April 6, 2008

Wise tales of life's sadness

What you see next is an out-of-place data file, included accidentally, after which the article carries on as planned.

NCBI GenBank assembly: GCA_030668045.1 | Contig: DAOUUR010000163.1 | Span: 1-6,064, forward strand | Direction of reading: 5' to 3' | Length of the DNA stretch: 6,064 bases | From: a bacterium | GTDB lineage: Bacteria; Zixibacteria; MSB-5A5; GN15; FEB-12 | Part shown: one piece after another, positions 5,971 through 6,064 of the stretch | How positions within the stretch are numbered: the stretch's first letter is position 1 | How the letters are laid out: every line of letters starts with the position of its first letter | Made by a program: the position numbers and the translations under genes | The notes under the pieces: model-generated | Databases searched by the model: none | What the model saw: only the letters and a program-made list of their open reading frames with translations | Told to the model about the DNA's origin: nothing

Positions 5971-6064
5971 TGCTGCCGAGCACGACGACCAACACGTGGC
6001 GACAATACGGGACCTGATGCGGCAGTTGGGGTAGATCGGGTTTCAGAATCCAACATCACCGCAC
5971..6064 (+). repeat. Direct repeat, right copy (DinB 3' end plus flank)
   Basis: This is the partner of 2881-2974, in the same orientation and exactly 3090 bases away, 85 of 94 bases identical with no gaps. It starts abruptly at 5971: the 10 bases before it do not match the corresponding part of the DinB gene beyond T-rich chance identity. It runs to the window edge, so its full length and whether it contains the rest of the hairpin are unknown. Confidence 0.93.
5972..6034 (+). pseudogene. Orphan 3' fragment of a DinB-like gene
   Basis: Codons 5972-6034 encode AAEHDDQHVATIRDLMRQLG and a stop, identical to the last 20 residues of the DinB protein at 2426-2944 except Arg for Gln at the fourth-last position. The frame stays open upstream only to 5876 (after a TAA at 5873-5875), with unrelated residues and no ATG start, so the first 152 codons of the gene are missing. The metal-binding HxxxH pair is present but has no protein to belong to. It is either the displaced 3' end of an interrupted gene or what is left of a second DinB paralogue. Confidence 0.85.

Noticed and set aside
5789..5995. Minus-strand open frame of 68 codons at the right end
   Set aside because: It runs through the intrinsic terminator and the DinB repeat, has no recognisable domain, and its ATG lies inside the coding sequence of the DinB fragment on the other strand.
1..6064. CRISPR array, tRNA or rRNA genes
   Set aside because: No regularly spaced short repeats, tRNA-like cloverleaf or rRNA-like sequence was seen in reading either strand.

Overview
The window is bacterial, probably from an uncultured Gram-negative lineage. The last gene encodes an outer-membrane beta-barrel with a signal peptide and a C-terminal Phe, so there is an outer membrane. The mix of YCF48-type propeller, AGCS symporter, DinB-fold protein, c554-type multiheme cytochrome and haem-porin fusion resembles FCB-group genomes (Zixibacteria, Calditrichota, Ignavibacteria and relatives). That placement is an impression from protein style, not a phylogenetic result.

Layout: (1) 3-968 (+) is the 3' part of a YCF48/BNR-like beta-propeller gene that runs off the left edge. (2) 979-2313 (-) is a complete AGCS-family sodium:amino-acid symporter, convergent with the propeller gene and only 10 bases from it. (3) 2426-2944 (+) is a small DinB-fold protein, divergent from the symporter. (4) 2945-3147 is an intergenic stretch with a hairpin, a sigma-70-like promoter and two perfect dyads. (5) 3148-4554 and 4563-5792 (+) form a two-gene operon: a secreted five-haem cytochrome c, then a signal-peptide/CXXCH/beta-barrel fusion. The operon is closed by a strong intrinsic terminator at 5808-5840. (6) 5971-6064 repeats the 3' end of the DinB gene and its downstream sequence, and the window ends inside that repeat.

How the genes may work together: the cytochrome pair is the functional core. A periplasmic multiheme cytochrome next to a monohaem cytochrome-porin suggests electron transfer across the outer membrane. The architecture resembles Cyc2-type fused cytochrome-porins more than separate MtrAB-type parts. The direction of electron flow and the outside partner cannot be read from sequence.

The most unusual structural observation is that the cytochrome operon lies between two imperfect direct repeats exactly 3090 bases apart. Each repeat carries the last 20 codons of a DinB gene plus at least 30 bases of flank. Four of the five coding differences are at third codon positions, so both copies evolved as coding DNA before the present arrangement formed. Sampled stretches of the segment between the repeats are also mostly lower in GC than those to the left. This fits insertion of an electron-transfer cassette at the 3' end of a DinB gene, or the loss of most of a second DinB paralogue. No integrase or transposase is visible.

Jhumpa Lahiri's first two books were more vivid than free. Albums of precision, they depicted a Bengali-American world rich with customs and cuisine, with vermilion striping the parted hair of married women, with second-generation children wielding Ivy League degrees and navigating contradictory worlds. "Unaccustomed Earth" returns to this same upwardly mobile immigrant setting, but it achieves something more profound than either "The Interpreter of Maladies," Lahiri's debut short story collection, or "The Namesake," her novel. The eight longish stories here (three of them interconnected) drop their pose and by rearranging themselves -- shifting against themselves -- achieve something forceful and wise. It may be the hybrid length that gives them their naturalness. Lahiri seems to have waited on the unfolding, refusing either to expand the pieces into novellas or to fastidiously tighten the scope. The first story alone is more than 50 pages long.

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